COVID-19 and children under 12: How the pandemic affects the unvaccinated
COVID-19 cases have spiked among children especially those under 12 who are unvaccinated. Here’s how to protect them.
Just the FAQs, USA TODAY
Ambulance crews are facing delays of up to three hours at area hospitals because of a backlog of COVID-19 patients, according to Greenville County Administrator Joe Kernell.
“This further complicates our ability to have adequate resources to respond to incoming 911 calls,” Kernell told County Council members during their meeting Tuesday night.
Kernell said it typically takes 30 minutes for county emergency medical services employees to offload a patient at a hospital, provide a report and prepare their ambulance for the next call.
But a spike in COVID-19 cases has left emergency departments clogged with patients waiting for hospital beds, Kernell said. As a result, he said, “our staff will be sitting there waiting for three hours because of the bottleneck.”
“We are very concerned because the hospital numbers are higher than they’ve been in the past — they hit some records just today, I understand,” Kernell said. “So the pandemic is alive and well.”
Saturday marked the third time the state has eclipsed 6,000 total cases in a day since January. There were 4,901 confirmed cases and 1,184 probable cases reported for a total of 6,085 cases.
The state eclipsed 7,000 cases twice in January.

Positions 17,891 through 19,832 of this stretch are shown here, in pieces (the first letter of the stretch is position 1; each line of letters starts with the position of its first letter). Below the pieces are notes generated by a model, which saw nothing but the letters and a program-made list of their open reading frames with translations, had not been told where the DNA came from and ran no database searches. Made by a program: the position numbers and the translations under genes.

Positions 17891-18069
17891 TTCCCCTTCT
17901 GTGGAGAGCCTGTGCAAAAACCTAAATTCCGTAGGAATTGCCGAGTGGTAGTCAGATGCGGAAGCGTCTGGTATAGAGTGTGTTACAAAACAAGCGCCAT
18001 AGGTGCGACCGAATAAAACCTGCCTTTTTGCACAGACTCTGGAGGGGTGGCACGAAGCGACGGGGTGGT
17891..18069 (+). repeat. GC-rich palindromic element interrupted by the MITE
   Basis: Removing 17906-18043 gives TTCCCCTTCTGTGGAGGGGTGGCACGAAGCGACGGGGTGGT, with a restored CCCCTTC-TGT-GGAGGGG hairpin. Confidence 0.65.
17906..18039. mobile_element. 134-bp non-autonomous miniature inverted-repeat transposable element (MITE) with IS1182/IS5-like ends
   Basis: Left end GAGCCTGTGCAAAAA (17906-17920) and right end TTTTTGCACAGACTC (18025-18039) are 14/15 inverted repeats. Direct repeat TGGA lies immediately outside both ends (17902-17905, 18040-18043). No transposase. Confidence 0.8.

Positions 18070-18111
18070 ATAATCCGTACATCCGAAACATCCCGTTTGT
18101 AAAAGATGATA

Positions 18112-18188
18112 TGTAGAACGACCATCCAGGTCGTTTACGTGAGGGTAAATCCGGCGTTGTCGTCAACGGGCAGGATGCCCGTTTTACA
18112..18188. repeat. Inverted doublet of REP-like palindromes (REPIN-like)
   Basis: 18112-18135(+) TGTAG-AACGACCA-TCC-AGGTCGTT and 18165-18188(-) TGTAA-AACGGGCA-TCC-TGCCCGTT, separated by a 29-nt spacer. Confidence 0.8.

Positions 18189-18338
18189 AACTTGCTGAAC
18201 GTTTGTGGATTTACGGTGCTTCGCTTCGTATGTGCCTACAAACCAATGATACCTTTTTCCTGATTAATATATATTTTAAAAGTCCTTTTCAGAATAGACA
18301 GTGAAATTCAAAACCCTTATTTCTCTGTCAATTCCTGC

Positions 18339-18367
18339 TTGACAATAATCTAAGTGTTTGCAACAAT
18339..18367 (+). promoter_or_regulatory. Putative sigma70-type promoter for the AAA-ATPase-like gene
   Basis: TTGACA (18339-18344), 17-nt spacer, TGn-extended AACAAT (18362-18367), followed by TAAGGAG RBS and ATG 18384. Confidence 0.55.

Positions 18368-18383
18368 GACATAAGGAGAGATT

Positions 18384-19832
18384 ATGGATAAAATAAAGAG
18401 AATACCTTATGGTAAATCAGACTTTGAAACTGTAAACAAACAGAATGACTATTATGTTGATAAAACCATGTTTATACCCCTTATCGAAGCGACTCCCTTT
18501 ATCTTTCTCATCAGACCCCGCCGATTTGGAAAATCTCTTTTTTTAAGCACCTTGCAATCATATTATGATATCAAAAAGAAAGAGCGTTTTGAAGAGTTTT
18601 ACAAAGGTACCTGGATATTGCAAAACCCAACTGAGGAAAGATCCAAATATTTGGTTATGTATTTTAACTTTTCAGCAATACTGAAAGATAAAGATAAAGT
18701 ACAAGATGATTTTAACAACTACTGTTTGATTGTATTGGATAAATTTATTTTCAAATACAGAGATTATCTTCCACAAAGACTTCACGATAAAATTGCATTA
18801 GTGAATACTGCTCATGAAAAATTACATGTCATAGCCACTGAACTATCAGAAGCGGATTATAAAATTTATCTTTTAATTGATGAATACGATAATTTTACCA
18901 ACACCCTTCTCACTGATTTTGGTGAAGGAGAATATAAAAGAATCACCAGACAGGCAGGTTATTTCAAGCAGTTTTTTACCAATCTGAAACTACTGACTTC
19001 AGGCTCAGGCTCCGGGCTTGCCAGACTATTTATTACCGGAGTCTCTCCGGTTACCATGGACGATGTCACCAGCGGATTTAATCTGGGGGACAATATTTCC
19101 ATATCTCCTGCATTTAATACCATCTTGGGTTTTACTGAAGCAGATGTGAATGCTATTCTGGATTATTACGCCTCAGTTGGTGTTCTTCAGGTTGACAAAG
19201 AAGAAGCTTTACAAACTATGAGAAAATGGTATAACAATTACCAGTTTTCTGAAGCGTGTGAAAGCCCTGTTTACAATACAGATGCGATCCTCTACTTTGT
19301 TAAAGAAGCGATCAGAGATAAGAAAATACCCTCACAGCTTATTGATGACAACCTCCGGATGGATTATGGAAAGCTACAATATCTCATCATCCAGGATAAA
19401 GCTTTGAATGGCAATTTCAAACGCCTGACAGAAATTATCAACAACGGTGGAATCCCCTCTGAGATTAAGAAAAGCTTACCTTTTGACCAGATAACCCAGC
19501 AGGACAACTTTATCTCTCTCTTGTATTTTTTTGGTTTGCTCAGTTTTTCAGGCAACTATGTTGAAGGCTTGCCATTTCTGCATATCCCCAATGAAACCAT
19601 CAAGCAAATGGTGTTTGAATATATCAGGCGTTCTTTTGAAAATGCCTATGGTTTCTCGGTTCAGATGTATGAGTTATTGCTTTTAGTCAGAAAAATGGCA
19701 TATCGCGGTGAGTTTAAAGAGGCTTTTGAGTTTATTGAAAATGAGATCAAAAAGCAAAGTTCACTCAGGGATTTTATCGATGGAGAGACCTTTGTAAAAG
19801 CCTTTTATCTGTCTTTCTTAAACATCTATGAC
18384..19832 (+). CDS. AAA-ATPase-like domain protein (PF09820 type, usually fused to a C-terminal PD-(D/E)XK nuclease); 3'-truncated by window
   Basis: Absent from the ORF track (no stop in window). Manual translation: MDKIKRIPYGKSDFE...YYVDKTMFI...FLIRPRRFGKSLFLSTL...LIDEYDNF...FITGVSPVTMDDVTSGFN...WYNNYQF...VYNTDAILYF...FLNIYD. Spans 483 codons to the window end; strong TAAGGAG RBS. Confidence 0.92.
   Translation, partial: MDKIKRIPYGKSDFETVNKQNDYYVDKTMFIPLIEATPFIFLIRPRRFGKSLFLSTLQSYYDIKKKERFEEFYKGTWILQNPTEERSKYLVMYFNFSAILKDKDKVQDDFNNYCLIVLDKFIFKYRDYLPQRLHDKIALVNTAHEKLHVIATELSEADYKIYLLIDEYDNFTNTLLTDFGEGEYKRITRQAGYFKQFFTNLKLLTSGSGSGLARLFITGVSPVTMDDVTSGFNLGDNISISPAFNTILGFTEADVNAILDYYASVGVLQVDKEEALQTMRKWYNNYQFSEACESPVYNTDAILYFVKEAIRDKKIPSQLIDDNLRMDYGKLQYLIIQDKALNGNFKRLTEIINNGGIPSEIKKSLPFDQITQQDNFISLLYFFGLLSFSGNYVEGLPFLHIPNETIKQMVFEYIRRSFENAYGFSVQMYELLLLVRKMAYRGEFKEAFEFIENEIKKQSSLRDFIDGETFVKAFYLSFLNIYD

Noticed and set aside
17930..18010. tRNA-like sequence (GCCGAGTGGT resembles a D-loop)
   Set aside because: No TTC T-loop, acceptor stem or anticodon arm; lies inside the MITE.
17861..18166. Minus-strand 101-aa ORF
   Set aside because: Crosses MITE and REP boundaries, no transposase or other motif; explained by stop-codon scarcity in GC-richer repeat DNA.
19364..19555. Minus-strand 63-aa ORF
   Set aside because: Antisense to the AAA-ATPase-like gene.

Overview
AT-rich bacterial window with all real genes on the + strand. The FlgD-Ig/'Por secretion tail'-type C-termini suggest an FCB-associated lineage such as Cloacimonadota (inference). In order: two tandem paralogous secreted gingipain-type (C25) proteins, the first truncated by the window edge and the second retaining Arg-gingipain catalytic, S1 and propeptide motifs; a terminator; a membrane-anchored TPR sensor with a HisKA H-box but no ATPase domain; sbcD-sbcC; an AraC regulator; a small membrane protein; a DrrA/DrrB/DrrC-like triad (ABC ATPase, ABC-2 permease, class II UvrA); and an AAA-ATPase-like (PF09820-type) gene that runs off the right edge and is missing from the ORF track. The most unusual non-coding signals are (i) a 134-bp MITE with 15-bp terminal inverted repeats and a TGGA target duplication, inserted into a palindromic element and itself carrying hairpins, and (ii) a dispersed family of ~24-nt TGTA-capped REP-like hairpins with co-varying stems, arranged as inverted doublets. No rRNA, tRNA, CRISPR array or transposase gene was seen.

On Tuesday there were 3,453 new confirmed cases and 304 probable.
Dr. Wendell James, Prisma Health’s chief clinical officer for the Upstate, warned Friday that if COVID-19 cases continue to rise and the public does not take action to mitigate the spread of the virus, there is a risk of overwhelming hospital systems around the state.
Between Aug. 26 and Sept. 6, which is the most recent data available, there have been 1,135 reported cases of students with COVID-19, and there was an additional 52 staff cases reported from Aug. 31 to Sept. 2.
Greenville County Schools: More than 1,100 students test positive for COVID-19 in 12 days
Options for dealing with EMS delays
Kernell said one option under consideration to address ambulance response by county EMS officials is prolonging the response to non-emergency medical calls.
He said a more “drastic measure would be to initiate a provider-initiated refusal to transport.”
“In other words, someone calls and there is not a justifiable reason to transport them — we would definitely say ‘No, we’re not gonna be able to transport you at this time,'” Kernell said.
He said an effort also will be made to better educate the public about when they should not call 911.
“Do not call 911 when you just want information about COVID,” Kernell said. “Do not call 911 when you need a non-emergency doctor’s visit or you want to get tested, or you have mild symptoms.”
2 Greenville County Council members voice alarm about COVID-19 situation
Councilman Lynn Ballard said he met with a group of fire chiefs earlier Tuesday. He said the chiefs are aware that responses to medical calls in their areas might be delayed while county ambulances are stuck at hospitals.
“It’s a domino effect,” he said. “We have a real serious problem right now.”
Councilman Joe Dill also voiced a dire warning.
“If this thing gets worse, we could have people bleeding to death on the road.”
Check back for more on this developing story.
Kirk Brown covers government and growth and politics for The Greenville News. Reach him at [email protected] or on Twitter @KirkBrown_AIM. Please subscribe to The Greenville News by visiting greenvillenews.com/subscribe.